Not since Chandrika Kumaratunga has the electorate placed so much faith in a politician, and at first glance, he appeared to supersede her in humility and the will to do an honest job of work. His quiet grace and modest lifestyle, his words spoken softly but with quiet resolve about cleaning up Sri Lankan politics enamoured the people.

It’s never easy to watch heroes fall. Not even when it is a universally acknowledged truth that political heroes in Sri Lanka will always succumb to their tragic flaws. 



Rajapaksa vs. The Rest

The second reason speaks to the nature of the change that was brought about on 8 January 2015. The 2015 presidential election was not an ordinary choice about the country’s next head of state. That election was Sri Lanka’s moment of reckoning; possibly the last chance the country would have to make a real choice between democracy and authoritarianism.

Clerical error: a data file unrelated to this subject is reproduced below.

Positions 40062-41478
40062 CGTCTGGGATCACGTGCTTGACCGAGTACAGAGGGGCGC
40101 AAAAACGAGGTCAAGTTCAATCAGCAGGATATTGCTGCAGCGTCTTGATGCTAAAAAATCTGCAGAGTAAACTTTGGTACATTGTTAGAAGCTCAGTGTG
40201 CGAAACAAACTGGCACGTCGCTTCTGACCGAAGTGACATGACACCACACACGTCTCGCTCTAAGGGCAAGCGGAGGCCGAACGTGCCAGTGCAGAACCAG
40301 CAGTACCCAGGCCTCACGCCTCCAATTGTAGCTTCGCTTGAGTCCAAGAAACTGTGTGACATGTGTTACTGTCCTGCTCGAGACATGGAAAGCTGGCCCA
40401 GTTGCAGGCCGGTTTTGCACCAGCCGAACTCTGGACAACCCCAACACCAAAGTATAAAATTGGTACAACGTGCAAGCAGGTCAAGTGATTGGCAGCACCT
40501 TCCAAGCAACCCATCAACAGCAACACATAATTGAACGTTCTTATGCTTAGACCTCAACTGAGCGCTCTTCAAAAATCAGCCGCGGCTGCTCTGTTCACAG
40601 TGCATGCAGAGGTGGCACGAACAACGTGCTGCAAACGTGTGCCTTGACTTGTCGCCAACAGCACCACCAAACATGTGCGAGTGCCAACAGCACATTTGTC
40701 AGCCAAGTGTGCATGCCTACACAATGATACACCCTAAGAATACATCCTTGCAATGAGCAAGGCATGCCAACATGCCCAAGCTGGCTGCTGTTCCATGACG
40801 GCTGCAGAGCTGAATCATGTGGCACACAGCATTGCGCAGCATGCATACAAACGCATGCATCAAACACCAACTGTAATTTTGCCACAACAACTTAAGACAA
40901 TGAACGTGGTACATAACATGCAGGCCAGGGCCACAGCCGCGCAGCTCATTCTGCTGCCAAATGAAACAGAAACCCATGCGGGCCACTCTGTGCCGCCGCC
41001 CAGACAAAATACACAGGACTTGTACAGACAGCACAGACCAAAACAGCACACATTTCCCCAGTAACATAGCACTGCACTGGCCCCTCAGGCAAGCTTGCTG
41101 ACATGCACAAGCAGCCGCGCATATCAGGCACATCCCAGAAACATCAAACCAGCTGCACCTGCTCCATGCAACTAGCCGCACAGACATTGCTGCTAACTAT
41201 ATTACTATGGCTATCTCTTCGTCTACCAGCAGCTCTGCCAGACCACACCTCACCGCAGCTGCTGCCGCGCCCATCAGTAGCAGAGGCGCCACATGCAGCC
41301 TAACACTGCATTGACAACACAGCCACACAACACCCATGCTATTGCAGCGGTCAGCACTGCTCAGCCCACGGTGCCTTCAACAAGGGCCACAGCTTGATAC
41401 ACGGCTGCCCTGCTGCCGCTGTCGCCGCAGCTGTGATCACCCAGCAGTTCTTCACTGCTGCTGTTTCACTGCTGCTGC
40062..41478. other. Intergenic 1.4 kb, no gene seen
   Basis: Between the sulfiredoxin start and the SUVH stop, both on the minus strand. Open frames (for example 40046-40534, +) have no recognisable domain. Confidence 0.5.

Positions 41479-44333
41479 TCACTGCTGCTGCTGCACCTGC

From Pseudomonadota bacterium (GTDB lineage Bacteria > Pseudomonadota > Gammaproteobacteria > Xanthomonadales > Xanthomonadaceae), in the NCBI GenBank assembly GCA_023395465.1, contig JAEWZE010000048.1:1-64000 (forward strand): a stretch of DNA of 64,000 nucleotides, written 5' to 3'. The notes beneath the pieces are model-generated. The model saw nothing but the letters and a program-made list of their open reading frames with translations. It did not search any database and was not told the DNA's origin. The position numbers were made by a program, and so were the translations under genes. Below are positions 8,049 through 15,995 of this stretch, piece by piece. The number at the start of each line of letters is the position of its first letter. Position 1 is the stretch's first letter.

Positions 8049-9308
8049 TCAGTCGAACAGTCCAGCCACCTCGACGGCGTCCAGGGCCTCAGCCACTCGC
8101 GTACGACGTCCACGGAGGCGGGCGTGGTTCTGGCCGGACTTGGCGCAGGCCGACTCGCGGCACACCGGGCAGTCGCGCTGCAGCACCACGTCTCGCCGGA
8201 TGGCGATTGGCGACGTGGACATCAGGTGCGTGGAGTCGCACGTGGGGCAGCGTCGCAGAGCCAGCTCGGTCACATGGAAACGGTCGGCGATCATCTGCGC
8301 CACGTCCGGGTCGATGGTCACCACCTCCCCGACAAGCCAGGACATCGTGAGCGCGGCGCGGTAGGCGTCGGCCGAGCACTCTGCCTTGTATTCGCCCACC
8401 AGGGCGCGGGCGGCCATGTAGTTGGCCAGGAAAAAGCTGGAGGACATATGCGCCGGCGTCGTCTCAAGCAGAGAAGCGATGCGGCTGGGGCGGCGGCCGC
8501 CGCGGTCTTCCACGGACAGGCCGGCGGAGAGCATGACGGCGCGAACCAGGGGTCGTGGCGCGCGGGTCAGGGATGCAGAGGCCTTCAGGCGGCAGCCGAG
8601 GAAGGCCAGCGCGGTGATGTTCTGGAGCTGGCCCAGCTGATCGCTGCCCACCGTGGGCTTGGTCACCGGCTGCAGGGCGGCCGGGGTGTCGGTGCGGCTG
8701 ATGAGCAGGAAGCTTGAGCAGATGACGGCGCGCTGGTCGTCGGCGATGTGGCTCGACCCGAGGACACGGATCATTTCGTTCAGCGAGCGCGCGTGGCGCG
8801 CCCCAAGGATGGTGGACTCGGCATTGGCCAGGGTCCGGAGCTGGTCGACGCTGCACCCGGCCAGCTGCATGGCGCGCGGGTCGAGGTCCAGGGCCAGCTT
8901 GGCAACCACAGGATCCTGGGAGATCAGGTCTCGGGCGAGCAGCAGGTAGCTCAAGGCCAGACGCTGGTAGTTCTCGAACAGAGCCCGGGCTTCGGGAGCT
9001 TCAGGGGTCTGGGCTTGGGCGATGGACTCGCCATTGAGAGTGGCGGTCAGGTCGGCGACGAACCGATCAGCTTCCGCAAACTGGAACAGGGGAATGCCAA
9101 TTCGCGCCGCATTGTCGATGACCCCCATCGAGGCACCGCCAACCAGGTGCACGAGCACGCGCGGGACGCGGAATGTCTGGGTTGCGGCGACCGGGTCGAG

A third Rajapaksa term would have destroyed any democratic institutions his nine years in power had left still standing. In his third term, Mahinda Rajapaksa and his ruling family would have completed Sri Lanka’s transformation from broken democracy to fully-fledged autocracy. 

The 8 January presidential race was, as this column pointed out late last year, a battle between Mahinda Rajapaksa and the rest, between the forces that sought to entrench dynastic rule and those that sought to reclaim the republic. For the democracy-seeking rest, the battle to root out the Rajapaksa menace was worth putting their lives on the line for.

Sobitha Thero and the group of academics and professionals that mobilised around the monk’s political movement for change took this risk, as did artistes, civil society representatives and trade union movements that drummed up support for the Sirisena candidacy.